Wednesday, December 28, 2011

ODI Tools without Hardcodings

ODI provides us with a set of utilities that can assist us in day to day tasks such as Ftp, FileCopy, SendMail, SQLUnload, etc. These tools make ODI powerful.
These tools are available in the Toolbox (once you start creating a package).

A common problem of all the tools is the need of hardcoding file paths, user names, passwords, etc. This is the least desirable of any tool. As a developer you will want the flexibility to change the parameters whenever the need arises. Unfortunately, the way the tools are laid out this change is not very intuitive.
It seems that the values need to be changed and then the scenarios need to be recompiled.

Wait ... Did I say recompile the scenarios for changing a parameter ? Ohh. Such a basic problem.
C'Mon. Its better to write programs in C where the parameters can be passed from the Command line using argv[].

How did such an excellent tool miss on this one ?
Ok. Ok. Lets explore a couple of ways in which the life can be simplified.

  1. Use them as Sunopsis API - Each tool can be used as a Sunopsis API in the ODI Procedure. Its very easy to see the syntax of the corresponding API for each tool. Once you drag-drop the tool inside a package, in the Properties Explorer click on the "Command" tab. As you keep adding parameters on the "General" tab, the "Command" tab keeps getting updated with the values. ODIexperts specify an excellent way of invoking the ODI tools inside an ODI procedure -

  2. Use ODI variables - Define an ODI Refresh variable for each of the parameter that you want to parameterize. Before invoking the tool, refresh the ODI variable from a database configuration table. Use this ODI variable in the parameters section of the tool. The following snapshots will illustrates how this can be done.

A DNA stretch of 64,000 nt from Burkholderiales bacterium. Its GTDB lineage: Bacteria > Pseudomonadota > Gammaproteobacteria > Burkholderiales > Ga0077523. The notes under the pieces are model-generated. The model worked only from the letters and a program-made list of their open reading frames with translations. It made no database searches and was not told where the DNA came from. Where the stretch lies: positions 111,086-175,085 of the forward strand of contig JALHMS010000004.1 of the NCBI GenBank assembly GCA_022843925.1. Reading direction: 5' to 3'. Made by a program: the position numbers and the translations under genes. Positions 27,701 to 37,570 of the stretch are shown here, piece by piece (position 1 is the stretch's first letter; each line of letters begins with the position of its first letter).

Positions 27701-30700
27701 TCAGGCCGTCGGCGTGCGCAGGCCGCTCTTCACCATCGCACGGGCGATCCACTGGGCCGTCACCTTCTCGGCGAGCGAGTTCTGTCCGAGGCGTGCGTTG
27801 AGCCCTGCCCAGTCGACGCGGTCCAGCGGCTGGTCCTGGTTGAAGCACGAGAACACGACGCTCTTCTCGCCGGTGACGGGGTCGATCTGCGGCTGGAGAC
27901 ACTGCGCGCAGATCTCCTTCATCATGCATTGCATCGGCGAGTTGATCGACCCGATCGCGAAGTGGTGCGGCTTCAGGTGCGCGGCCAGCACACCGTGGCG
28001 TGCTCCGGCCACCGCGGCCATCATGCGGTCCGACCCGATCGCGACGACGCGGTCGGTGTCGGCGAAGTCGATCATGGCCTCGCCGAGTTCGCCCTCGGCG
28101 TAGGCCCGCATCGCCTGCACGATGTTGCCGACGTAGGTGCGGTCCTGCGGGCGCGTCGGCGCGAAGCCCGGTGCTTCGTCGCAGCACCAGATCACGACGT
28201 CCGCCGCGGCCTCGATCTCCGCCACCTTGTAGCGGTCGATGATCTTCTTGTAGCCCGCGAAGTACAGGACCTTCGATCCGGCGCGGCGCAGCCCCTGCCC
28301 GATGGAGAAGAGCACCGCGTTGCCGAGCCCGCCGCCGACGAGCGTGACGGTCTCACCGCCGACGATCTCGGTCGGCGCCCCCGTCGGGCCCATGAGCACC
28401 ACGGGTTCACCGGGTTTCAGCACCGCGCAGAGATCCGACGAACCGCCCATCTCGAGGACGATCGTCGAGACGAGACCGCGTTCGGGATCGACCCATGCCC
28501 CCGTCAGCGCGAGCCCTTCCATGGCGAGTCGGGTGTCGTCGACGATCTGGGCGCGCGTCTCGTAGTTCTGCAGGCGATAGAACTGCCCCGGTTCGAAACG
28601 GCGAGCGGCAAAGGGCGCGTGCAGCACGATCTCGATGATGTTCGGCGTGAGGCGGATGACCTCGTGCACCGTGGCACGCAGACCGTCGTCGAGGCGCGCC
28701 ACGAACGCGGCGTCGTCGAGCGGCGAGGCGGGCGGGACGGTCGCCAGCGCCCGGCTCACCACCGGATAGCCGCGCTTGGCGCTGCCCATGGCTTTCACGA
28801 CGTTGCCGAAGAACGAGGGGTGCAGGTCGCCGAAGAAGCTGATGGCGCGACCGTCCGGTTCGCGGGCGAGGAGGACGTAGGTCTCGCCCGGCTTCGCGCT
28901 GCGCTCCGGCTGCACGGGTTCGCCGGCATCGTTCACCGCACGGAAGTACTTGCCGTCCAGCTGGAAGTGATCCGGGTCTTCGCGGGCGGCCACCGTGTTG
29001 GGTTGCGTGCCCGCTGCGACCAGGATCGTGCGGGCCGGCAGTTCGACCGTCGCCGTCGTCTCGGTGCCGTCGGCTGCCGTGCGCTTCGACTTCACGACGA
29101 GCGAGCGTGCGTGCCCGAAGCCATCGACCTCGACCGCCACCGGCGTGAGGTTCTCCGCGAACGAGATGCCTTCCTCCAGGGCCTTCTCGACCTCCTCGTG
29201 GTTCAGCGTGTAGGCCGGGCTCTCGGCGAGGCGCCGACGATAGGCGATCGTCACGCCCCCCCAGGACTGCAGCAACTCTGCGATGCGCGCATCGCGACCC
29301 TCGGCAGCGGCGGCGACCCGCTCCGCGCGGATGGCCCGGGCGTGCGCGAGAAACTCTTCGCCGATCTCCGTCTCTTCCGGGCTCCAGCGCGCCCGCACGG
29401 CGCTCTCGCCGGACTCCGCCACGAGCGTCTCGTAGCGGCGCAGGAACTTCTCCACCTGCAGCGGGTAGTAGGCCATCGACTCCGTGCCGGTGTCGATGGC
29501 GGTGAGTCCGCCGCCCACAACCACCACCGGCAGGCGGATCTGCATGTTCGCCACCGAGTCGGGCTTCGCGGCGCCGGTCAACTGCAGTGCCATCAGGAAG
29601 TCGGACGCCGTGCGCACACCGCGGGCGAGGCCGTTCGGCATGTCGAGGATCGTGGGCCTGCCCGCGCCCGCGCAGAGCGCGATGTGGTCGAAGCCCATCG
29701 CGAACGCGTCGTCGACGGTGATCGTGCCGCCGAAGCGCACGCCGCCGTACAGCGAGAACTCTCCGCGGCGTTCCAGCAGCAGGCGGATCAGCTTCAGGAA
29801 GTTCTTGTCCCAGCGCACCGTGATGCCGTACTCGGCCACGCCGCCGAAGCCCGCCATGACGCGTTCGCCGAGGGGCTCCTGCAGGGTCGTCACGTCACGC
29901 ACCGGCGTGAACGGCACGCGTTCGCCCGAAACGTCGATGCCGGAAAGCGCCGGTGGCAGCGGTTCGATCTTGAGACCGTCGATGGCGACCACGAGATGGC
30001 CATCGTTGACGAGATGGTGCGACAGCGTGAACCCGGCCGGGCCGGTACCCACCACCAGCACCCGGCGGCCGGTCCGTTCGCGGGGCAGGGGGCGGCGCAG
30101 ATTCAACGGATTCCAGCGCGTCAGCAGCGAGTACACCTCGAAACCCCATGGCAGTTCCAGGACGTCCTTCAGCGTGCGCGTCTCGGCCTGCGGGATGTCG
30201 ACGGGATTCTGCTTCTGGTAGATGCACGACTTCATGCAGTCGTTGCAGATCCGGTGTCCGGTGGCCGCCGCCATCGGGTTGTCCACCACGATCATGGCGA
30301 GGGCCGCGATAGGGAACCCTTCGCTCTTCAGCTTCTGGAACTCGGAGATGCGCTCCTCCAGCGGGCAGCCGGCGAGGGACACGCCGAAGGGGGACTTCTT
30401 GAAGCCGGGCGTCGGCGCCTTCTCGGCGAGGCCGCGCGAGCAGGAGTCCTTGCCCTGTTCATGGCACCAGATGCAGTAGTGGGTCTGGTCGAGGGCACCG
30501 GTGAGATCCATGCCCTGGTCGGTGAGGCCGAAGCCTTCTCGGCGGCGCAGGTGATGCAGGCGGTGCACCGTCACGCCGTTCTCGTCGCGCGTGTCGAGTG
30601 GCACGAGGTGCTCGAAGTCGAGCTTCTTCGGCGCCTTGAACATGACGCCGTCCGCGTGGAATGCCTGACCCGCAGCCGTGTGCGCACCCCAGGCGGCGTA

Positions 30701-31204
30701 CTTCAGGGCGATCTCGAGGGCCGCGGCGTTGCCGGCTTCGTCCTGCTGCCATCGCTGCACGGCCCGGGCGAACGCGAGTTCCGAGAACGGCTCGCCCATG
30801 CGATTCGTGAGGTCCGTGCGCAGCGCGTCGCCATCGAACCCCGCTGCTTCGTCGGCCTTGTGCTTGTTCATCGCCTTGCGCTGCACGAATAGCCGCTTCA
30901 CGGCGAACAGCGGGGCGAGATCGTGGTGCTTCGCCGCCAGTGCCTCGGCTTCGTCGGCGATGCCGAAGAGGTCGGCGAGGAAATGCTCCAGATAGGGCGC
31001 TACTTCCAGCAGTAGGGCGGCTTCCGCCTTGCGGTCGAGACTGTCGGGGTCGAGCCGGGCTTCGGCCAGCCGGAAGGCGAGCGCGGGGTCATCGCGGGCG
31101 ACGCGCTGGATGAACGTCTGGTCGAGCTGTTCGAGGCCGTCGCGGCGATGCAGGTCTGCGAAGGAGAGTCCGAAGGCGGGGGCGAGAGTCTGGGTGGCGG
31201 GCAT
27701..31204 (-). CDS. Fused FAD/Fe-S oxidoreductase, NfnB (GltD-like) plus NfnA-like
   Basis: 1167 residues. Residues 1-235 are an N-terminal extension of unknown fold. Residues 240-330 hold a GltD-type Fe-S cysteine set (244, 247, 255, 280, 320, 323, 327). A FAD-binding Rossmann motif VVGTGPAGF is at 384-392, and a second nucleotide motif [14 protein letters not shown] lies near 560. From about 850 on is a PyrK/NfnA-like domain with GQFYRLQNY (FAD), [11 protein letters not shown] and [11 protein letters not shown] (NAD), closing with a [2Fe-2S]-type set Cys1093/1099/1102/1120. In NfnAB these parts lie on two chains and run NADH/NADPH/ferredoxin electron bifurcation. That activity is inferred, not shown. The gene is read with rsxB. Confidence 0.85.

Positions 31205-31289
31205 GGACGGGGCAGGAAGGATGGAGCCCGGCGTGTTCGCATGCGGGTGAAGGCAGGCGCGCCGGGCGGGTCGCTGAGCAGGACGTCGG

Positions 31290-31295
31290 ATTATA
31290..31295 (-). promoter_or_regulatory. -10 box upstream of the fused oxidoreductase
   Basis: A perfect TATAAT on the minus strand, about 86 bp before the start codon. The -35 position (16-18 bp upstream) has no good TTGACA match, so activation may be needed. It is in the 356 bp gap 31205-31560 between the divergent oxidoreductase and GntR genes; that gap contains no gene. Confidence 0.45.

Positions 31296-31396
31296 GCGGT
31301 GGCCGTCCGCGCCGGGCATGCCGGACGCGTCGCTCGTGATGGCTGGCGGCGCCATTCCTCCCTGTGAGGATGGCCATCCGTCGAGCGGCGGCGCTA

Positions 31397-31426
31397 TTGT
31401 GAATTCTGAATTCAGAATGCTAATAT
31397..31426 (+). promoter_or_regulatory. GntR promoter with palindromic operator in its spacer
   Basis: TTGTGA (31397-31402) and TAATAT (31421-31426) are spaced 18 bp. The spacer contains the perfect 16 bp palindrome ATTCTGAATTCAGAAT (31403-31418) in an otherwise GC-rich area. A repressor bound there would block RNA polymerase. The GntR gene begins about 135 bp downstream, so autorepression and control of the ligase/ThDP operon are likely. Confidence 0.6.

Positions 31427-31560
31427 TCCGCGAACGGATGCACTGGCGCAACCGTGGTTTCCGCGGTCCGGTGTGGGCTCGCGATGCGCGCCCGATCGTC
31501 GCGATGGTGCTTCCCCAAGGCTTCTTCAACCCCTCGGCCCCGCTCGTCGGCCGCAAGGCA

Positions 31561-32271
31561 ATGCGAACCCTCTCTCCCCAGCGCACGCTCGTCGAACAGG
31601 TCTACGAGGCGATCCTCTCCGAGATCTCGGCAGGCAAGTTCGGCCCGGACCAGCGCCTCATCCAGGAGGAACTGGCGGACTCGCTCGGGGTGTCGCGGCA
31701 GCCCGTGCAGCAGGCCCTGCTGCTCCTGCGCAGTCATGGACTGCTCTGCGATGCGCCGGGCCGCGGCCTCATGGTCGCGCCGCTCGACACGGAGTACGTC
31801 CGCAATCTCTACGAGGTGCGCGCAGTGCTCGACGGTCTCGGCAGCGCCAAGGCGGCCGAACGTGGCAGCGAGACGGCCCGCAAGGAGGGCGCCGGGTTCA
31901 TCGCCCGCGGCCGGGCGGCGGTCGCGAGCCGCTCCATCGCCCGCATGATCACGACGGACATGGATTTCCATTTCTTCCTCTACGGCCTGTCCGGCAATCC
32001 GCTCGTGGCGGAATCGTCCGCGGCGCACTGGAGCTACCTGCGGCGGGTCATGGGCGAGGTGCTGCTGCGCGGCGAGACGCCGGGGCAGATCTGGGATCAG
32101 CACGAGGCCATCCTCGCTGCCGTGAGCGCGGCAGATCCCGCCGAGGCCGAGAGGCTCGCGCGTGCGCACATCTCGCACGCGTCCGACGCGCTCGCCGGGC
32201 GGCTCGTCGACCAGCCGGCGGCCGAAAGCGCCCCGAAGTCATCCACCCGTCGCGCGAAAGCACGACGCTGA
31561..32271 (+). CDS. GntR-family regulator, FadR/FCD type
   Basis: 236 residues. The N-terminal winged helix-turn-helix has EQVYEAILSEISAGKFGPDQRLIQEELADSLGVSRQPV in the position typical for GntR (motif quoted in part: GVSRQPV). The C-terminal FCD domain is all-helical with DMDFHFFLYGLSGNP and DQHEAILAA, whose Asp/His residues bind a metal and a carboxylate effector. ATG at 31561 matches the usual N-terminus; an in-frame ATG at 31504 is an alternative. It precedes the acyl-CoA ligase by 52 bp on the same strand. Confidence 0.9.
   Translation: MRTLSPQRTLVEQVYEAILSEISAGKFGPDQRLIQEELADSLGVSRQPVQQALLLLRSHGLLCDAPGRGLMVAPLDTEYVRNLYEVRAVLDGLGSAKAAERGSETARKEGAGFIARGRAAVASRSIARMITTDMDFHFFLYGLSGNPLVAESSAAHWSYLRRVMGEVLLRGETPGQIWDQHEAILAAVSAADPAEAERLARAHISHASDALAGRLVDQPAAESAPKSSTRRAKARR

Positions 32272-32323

3. This method will mandate that the package contains several variables. This may make the package look too full with too many connections.

  4. Use Jython Variables - This method is an enhancement to the method mentioned above. The only difference being the use of Jython variables instead of ODI variables and a bit more :D . The real advantage of this approach is the less cluttered ODI package as all the variables being used are created in the ODI procedure.
    This will be a 2 step process:
    • Create and Refresh all the Jython variables in an ODI procedure.
    • Use those variables in parameters of ODI Tool inside the package.

    In the example that is provided here, the odiSQLUnload tool is used and the Jython variables are being used for the Connection information. The procedure that will contain the commands to declare and populate the jython variables will look as follows:

    Then the package will be created where this procedure will preceed the ODI tool OdiSqlUnload.

    The OdiSqlUnload tool's command should be configured to look similar to this:

    OdiSqlUnload "-FILE=/MyPath/sqlunloadfile.txt" "-DRIVER=<@=jvJDBC@>" "-URL=<@=jvURL@>" "-USER=<@=jvUser@>" "-PASS=<@=jvPass@>" "-FILE_FORMAT=VARIABLE" "-FIELD_SEP=," "-ROW_SEP=\r\n" "-DATE_FORMAT=yyyy/MM/dd HH:mm:ss" "-CHARSET_ENCODING=ISO8859_1" "-XML_CHARSET_ENCODING=ISO-8859-1" "-FETCH_SIZE=5000"
    select emp_no from emp
The above method illustrates an effective usage of Jython variables.
In a similar fashion other values can be refreshed from a DB configuration table and then used inside the ODI tools.

Hope this helps in laying a path towards cleaner usage of ODI tools without hardcoding.

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